“I made a big mistake about the life that boy was leadin’,” she said in the course of the conversation. “He took me everywhere where he was in the habit of goin’, an’ so far from its bein’ wicked, I never enjoyed myself so much in my life. There ain’t no harm in havin’ fun, an’ it does cost a lot of money. I can understand it all now, an’ as I’m a great believer in settin’ wrong right whenever you can, I want Jack put right in my will right off. I want—” and then were unfolded the glorious possibilities of the future for her youngest, petted nephew. He was not only to be reinstated in the will, but he was to reign supreme. The other four children were to be rich—very rich,—but Jack was to be the heir.
Mr. Stebbins was well pleased. He was very fond of Jack and had always been particularly patient with him on that account. He felt that this was a personal reward of merit, for it cannot be denied that Jack had certainly cashed very large checks on the bank of his forbearance.
When all was finished, and Joshua and Lucinda had been called in and had duly affixed their signatures to the important document, the buggy was brought to the door again and Mr. Stebbins stepped in and allowed himself to be replaced where they had taken him from.
Joshua returned alone.
“There, what did I tell you!” said Lucinda, who was waiting for him behind the wood-house,—“she did want to change her will.”
“Well, she changed it, didn’t she?” said Joshua.
“I guess she wants to give him all she’s got, since that week in New York,” said Lucinda.
“Then she’ll give him all she’s got,” said Joshua.
Lucinda’s eyes grew big.
“An’ she’ll give it to you, too, if you don’t look out and stay where you can hear her bell if she rings it,” Joshua added, with his usual frankness, and then he whipped up Billy and drove on to the barn.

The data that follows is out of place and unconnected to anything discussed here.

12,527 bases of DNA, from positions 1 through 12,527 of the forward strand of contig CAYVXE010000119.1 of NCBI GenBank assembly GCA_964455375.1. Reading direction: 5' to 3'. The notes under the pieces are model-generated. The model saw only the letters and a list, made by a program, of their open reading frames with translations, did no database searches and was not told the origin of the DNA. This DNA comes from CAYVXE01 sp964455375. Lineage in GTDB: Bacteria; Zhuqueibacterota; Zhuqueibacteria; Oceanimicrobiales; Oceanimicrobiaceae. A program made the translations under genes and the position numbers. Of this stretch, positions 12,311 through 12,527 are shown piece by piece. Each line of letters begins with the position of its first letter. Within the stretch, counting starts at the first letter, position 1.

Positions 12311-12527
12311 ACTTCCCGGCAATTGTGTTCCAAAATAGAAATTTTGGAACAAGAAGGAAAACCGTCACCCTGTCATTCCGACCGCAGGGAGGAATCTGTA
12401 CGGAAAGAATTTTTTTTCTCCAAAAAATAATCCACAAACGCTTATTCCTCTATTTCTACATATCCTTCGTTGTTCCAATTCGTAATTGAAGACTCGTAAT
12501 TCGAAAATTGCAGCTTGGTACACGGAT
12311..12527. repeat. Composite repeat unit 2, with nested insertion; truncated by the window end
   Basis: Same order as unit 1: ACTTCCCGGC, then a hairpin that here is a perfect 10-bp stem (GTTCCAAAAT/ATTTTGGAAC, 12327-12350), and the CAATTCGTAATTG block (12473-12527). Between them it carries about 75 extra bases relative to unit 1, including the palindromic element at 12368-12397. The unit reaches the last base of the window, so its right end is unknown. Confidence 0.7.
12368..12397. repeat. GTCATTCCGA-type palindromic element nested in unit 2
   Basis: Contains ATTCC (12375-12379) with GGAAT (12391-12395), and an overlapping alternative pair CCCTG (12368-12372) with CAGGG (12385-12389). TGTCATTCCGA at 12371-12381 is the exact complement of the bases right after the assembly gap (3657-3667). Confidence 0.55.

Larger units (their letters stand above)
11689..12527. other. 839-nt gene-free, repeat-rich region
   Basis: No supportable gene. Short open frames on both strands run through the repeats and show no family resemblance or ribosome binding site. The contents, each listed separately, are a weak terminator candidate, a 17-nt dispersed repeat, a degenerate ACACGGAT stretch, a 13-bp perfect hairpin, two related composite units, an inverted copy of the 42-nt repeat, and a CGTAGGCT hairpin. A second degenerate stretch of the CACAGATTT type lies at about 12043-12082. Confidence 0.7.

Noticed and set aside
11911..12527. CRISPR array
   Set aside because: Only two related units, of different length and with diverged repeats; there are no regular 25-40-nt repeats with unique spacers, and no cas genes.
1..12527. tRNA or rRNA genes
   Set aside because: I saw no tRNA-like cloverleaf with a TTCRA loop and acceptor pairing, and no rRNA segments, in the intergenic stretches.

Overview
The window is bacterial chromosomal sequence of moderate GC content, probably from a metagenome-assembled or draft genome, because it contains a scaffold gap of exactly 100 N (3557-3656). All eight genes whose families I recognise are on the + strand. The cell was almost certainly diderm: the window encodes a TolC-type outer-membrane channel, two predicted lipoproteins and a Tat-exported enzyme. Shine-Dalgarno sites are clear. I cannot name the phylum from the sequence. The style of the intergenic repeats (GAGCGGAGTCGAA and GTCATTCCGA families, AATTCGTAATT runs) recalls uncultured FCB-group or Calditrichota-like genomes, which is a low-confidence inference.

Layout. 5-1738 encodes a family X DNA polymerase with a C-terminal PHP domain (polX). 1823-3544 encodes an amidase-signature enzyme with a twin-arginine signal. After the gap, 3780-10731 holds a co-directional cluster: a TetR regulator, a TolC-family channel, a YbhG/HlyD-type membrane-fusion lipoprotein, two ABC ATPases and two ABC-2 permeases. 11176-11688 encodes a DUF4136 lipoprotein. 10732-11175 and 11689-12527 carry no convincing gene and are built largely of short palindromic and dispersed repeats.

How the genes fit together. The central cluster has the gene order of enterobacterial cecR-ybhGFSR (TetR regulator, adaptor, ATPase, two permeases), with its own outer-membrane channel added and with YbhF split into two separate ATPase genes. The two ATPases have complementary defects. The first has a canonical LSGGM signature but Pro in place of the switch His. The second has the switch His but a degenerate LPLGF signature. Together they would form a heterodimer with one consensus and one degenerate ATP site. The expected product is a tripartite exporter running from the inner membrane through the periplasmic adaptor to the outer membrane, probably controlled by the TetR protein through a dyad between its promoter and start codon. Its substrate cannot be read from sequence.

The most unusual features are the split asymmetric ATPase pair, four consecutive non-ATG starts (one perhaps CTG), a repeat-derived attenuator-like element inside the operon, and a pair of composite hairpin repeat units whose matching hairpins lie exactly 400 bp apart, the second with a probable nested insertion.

Arethusa returned late in the afternoon, very warm, very wilted. Aunt Mary looked over the cotton purchase, and deigned to approve.
“But, my heavens, Arethusa,” she exclaimed immediately afterwards, “if you had any idea how dirty and dusty and altogether awful you do look, you wouldn’t be able to get to soap and water fast enough.”
At that poor Arethusa sighed, and, gathering up her hat, and hat-pins, and veil, and gloves, and purse, and handkerchief, went away to wash.
About the first of July many agreeable things happened.
One was that Mr. Stebbins found it advisable to address a discreet letter to John Watkins, Jr., Denham, conveying the information that although he must not count unduly upon the future, still, if he behaved himself, he might with safety allow his expenditures to mount upward monthly to a certain limit. This was the way in which Aunt Mary salved her conscience and saved her pride all at once.